Monday, March 18, 2013

Movie Review "Unicorn City" by David Pretty

This movie sucked.

Thanks for comin' out, folks!

Seriously, I have no idea who Unicorn City was supposed to be aimed at.  Non-gamers will either be bored to tears, hopelessly perplexed or have all of their worst preconceived notions about gamers confirmed.  Actual gamers, on the the other hand, will be grievously insulted.  At least they should be, assuming that their grasp on reality isn't as tenuous as the writers of this shit storm.  

Anyway, here's the movie's promising trailer, which makes the whole thing look kinda sweet, sorta like a LARP-y combination of Napoleon Dynamite and Be Kind, Rewind.

Devin McGinn plays Voss, a witless, chronically-unemployed munchkin who is unhealthily preoccupied with escapism.  Chafing under his brother's iron rule, Voss sets his eye on a dream job with mega game publisher Warlocks of the Beach (geddit?!? No?  Um...okay, then).   Unfortunately, they aren't willing to hire him unless he can fulfill the script's stupid premise and exhibit a spark of real-world leadership.  

This comes along in the form of another moronic story convenience that anyone can see coming from a catapult's throw away.  After Voss leads a rebellion against the tyrannical game-master Shadowhawk (Jon Gries), he comes up with the brilliant idea of creating a gamer's utopia out in the middle of the wilderness.  As you might imagine, this works out about as well as you'd expect.

This is pretty much the entire plot that the film is forced to sustain over the course of one hundred and three wince-inducing minutes.  Perhaps the most insulting thing is how story / screenwriters Cameron Dayton and Adrian and Bryan Lefler treat gamers and their hobby.  At every turn these people are depicted as unaware, socially-maladjusted weirdos who have only a passing concept of reality.  Speaking as someone who's been playing games like this for close to thirty years now, I've found the exact opposite to be true.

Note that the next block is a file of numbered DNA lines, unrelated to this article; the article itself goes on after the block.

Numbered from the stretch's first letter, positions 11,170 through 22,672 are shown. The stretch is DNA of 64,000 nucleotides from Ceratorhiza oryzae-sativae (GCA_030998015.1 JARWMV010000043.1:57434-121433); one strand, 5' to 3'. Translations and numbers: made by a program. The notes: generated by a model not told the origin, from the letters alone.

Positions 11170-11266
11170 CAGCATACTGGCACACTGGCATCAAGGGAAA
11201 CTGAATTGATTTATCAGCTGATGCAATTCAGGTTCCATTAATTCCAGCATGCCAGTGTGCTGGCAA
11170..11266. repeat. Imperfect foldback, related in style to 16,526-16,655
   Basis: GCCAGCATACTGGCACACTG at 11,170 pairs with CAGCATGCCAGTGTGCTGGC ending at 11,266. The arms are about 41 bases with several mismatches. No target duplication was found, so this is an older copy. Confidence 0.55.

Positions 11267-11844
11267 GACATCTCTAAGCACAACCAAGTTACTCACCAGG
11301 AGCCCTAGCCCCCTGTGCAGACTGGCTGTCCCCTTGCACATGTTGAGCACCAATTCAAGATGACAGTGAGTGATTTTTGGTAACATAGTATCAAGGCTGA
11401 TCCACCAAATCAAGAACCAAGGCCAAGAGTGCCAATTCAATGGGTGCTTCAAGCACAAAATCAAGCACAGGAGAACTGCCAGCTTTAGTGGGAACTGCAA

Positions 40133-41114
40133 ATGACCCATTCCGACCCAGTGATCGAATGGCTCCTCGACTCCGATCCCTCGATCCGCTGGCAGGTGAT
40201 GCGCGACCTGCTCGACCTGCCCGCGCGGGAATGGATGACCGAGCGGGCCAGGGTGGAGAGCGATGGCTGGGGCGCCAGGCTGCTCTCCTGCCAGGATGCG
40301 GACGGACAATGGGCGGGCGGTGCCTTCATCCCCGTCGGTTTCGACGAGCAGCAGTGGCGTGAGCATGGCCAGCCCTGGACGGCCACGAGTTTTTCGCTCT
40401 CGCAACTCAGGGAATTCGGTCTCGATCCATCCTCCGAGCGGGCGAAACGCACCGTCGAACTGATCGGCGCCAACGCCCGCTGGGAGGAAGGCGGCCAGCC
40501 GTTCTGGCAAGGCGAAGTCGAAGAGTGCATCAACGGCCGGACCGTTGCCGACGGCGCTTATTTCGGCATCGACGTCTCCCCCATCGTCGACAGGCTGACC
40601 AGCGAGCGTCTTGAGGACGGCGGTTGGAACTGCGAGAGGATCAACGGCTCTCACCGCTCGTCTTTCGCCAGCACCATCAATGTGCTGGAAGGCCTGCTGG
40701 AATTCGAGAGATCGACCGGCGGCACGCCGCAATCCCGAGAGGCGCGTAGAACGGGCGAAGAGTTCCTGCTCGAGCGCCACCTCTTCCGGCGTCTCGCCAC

I also can't help but wonder if the writers knew anything about what they were making fun of.  Voss gets his escapism fix down at the ol' FLGS (Friendly Local Gaming Store) playing in a tabletop fantasy role-playing game which bears as much similarity to a real RPG as Taylor Swift does to a singer-songwriter.  Although I think gamers and their past-times are just as ripe for parody as anything else, all I ask is that it's done with a kernel of wit, respect, truth and sincerity.  In fact, I'd urge you to skip Unicorn City and just watch the "Advanced Dungeons & Dragons" episode of Community.   

There, I just saved about an hour of your precious time.   

Although I personally don't think I could engage in Live Action Role-Playing, or LARPing for short, a helluva lot of people do.  In fact, in Denmark, it's the third most popular past-time behind soccer and handball (?).  If any demographic deserves to get pissed off at Unicorn City, it should be the LARPers.  According to the film's producers, LARPers and tabletop role-players are one and the same and acting like an emotionally-stunted, man-child is a prerequisite for both pursuits.  Frankly I think it's kinda two-faced for a film to make fun of the supposed inability of gamers to distinguish fantasy from reality when the screenwriters didn't even bother to give half of their characters real names.